The managers on the ImpactAssets 50 list run $10.2 billion, which represents 15% growth over last year.
"ImpactAssets' mission is to help investors and fund managers gain access to the resources they need in order to help people double the impact of their capital, and is why we produce the annual IA 50," said Jed Emerson, ImpactAssets' Chief Impact Strategist and Chair of the ImpactAssets 50 Selection Committee.
The list includes microfinance leaders such as Accion and the Grameen Foundation USA, as well as Calvert Foundation, the not-for-profit offshoot of the pioneering SRI investment company. But the list is not limited to boutiques and specialist firms. Mainstream firms who've cracked the list include Bank of America/Merrill Lynch Capital Access Funds Management.
ImpactAssets stresses that the IA 50 is not an investable index, nor a ranking by performance or assets, but an attempt to show first-time investors the breadth and depth of firms working in the field. So new entrants have not necessarily just crossed a threshold of assets or hit a performance target to make the list.
"As we look at the space as a whole, it's a landscape overview, so if there are new funds that represent a geography or industry not represented, want to add that," Emerson said. "We're trying to show breadth of the field and depth of work in the field, so as the landscape changes, we'll reflect that."
The firms on the list and a few hundred others have been gathering capital and creating investment funds for several years so investors can more easily pick an area they want to invest in. That could be geographic, such as Africa or Asia, or thematic, such as microfinance, education or health care. "This is a starting place for financial advisors and clients to have that conversation about impact investing and whether it's a good fit for them," Emerson said.
Because the list doesn't want to stress size, it gives only broad categories of assets under management - more than $100 million, $51 million - $100 million and so on. But the biggest of the big are: BAML Capital Access Funds Management, Craft3, Lyme Timber Company, Small Enterprise Assistance Funds and Travois Holdings.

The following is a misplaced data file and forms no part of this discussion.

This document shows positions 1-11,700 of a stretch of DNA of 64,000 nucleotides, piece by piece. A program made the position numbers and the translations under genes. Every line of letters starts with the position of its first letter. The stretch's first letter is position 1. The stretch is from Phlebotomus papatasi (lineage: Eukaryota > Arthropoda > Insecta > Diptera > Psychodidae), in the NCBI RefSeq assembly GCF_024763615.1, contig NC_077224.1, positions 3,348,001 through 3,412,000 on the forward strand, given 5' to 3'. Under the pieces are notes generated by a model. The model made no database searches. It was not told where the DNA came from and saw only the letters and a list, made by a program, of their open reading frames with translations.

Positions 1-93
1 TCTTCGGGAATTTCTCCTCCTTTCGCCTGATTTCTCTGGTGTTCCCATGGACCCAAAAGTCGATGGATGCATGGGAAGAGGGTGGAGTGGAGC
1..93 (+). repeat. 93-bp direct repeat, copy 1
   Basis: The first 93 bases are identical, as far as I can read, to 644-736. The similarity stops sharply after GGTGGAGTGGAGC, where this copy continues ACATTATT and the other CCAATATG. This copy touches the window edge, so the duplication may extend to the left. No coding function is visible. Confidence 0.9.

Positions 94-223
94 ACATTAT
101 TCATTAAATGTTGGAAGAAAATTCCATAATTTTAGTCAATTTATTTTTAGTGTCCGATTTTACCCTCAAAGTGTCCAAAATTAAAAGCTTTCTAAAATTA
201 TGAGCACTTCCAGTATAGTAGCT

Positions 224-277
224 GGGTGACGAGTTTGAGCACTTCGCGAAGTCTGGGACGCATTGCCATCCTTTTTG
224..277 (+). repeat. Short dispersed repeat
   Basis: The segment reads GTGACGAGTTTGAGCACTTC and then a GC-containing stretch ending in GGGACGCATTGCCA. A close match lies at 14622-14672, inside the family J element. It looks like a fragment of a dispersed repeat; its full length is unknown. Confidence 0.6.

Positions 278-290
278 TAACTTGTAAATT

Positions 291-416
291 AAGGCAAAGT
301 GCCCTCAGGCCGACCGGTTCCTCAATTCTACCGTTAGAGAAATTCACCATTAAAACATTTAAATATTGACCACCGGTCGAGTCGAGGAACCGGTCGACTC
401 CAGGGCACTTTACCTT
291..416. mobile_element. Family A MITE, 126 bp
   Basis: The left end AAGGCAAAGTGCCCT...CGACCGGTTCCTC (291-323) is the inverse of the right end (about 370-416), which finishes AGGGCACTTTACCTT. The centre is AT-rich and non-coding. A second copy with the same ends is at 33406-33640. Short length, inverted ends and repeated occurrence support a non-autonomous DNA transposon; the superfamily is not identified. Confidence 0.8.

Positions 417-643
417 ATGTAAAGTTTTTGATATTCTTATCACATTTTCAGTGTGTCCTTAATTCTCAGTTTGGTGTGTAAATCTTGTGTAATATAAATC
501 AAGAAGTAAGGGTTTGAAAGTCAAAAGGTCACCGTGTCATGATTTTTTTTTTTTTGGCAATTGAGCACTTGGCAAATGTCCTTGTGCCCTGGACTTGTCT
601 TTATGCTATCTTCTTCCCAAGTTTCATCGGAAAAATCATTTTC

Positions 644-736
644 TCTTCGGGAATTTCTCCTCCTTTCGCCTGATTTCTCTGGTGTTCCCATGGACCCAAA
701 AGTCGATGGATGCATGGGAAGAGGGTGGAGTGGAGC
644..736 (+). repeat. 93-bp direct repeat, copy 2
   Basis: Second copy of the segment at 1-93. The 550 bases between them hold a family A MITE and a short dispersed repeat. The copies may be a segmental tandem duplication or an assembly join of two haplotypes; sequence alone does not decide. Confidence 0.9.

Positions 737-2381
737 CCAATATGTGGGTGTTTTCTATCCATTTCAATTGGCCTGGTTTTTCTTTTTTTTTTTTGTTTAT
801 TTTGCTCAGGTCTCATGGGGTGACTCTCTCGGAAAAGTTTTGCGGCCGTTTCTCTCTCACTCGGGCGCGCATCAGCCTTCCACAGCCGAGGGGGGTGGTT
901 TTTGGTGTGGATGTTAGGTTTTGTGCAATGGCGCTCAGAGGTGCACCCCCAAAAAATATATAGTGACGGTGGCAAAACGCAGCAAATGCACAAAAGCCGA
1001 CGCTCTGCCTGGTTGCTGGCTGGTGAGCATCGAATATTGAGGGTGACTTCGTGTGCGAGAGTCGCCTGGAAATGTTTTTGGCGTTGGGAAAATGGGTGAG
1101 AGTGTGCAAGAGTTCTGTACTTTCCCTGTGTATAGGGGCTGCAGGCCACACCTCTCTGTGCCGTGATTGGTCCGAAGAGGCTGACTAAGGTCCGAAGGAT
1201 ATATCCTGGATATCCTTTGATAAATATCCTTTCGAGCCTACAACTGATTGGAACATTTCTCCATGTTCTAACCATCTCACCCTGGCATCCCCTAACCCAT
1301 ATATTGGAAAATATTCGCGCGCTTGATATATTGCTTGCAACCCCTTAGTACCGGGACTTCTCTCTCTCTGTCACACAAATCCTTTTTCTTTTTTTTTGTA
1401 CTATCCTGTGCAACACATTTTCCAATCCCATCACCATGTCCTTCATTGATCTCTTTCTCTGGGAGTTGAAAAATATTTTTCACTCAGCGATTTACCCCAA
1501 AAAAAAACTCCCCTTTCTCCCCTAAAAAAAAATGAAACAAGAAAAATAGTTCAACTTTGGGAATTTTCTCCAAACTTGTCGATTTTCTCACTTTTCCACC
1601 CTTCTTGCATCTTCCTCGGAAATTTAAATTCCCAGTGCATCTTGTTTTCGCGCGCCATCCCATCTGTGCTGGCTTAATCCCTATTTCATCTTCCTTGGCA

If the concept of impact investing sounds familiar, it is.
The impact investing movement is a close relative to socially responsible investing. SRI generally starts with avoiding certain industries such as guns or tobacco, and then supports companies with positive or sustainable practices in the arenas of environment and human rights. SRI, as practiced by large institutional investors such as Calpers, can also attempt to change the policies of companies it considers to have a poor record in those areas by taking large ownership stakes. SRI managers have long asserted that by investing in companies with superior records in respecting the environment and human rights, they are buying best-of-breed companies that are more innovative and incur less risk than their less scrupulous competitors.
Impact investing differentiates itself by drawing a more direct line between the actual dollars an investor has put in and the impact the investment has had on a community. In that sense, it is very similar to microfinance. And although impact investors could choose to receive below-market returns, the aim is to receive competitive financial returns as well as make a positive social and environmental impact.
Another key difference is impact investing also tends to invest more in private equity and debt, which proponents say allows for greater transparency. (SRI practitioners can theoretically invest in any asset class, but the majority of large SRI mutual funds most investors are familiar with stick to stocks.) Impact investors also say it easier to measure the performance of their investment in terms of social and environmental impact.
"Because of the nature of private equity and debt investing versus public equity investing, you're looking at smaller businesses," said Emerson. "Some of these investors are actually on the boards of directors, so they're closer to the actual business development and execution process than if they were invested in Wal-Mart or a larger transnational."
The firms on the list and a few hundred others have been gathering capital and creating investment funds for several years so investors can more easily pick an area they want to invest in. That could be geographic, such as Africa or Asia, or thematic, such as microfinance, education or health care. Emerson stressed that the IA 50 is not an investable index, but an attempt to show first-time investors the breadth and depth of firms working in the field. "This is a starting place for financial advisors and clients to have that conversation about impact investing and whether it's a good fit for them," Emerson said.